Mark jokingly started his talk that he is shamelessly known more for an apology, but is glad to share his story about his background of being a former anti-GMO advocate, to a leading voice on climate change policy and a strong advocate for the use of science and technology to preserve our environment and feed our growing population.
Mark is a British environmentalist, journalist, and author (check out his books). He has written extensively on the impact of climate change, and has served as visiting research associate at Oxford University’s School of Geography and the Environment.
He spent many of his younger years in Peru where his dad was a geologist and saw first-hand the issue of poverty and food insecurity. He mentioned that he’d wished he had become more interested in science then, but decided to pursue a degree in liberal arts where he was surrounded more by social, environmental issues and reactionary emotion to the science around him.
He saw farmers in a negative, ecological light as he thought they were just using malice whey they would spray chemicals across foods they were growing for no reason. He would “decontaminate” GMO crops in the UK in the middle of the night and was instinctively cautious about any unproven/anti-science to change the DNA of food crops.
However, his view of science changed when he saw that science offered something objective; more profound evidence in reality. He remembered the time when he was in Peru and how science could help feed those starving children he saw. With the reality of our population growing to over 9 billion people, he credits GMOs and food biotechnology for helping improve the nutrition of growing nations. Our global population is not growing at a faster rate, we are just seeing infant mortality decreasing with increased nutrition.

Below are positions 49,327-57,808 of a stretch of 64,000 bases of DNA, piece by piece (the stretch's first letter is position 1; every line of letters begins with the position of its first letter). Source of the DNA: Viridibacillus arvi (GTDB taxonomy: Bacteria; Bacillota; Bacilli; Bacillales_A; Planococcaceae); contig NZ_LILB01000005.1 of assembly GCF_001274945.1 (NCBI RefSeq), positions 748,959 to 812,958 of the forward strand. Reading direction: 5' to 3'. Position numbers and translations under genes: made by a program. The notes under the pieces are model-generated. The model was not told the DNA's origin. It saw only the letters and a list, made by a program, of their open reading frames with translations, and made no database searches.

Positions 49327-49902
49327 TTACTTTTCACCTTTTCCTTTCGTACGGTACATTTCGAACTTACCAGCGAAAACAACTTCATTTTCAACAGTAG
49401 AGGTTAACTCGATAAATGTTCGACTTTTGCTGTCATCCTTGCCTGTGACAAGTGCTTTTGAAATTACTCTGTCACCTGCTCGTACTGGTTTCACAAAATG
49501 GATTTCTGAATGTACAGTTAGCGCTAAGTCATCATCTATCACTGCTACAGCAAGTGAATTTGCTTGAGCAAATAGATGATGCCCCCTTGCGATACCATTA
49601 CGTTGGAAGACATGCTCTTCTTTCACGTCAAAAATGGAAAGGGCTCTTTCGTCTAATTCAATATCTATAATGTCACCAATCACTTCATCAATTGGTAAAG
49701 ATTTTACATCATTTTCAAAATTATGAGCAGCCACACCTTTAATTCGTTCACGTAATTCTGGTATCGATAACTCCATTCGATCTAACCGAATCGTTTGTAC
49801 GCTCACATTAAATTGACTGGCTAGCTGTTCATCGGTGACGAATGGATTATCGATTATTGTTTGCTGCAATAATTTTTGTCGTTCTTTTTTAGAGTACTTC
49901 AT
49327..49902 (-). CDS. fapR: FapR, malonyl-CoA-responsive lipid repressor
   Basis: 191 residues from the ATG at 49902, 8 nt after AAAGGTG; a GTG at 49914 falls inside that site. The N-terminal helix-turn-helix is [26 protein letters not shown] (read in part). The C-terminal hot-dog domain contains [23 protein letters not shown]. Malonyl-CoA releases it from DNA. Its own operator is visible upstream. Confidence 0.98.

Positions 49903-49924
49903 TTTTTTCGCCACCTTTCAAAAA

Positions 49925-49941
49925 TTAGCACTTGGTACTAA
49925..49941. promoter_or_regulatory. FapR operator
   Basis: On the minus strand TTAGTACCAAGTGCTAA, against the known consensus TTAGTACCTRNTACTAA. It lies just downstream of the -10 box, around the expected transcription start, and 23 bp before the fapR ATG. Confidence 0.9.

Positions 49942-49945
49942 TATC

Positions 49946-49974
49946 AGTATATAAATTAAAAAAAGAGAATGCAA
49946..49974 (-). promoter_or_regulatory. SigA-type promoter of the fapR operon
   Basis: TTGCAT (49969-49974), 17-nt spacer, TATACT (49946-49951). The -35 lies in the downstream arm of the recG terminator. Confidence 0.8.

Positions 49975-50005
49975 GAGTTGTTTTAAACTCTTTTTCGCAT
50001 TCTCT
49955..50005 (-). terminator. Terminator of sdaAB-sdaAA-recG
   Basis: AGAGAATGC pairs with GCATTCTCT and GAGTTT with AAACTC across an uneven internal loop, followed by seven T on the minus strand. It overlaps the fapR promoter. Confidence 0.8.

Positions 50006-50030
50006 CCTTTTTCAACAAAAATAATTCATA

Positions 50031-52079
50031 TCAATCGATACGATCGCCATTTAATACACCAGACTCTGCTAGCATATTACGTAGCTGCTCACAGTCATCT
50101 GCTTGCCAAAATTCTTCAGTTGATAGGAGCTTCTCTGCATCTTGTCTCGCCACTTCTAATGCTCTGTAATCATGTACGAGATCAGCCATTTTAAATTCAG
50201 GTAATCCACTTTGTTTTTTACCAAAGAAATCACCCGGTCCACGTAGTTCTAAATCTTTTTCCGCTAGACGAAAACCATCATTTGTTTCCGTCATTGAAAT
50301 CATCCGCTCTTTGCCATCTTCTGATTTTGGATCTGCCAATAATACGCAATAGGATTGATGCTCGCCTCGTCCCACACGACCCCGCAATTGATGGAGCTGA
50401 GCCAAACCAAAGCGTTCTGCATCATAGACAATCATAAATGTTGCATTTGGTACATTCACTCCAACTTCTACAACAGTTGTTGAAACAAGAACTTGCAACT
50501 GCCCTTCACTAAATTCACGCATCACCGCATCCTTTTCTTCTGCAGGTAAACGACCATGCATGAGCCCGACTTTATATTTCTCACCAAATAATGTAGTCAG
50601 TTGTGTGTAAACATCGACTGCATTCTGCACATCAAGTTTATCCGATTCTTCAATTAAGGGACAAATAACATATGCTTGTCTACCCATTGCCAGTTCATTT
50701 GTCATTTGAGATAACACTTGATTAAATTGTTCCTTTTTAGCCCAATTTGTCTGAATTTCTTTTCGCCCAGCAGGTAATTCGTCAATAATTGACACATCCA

Mark credited Norman Borlaug for his role in scientific and humanitarian achievements as well as keeping starvation at bay for millions of people in third world countries and his insight into using food biotechnology.
Mark left the audience with a challenge: GMOs and environmentalism can work together – we need to stop fighting each other that one cannot exist without the other. In fact, farmers and seed research companies are already working together to improve the environment – by utilizing the best technology to improve the environment around it with less chemicals and pesticides.
The Danforth Center put out this great infographic about the importance of using biotechnology in global agriculture. I hope we can have more open conversations about GMOs and food biotechnology like Mark had today with the audience.
There are great comments on Twitter from the webinar – check them out at #SeedsofChange.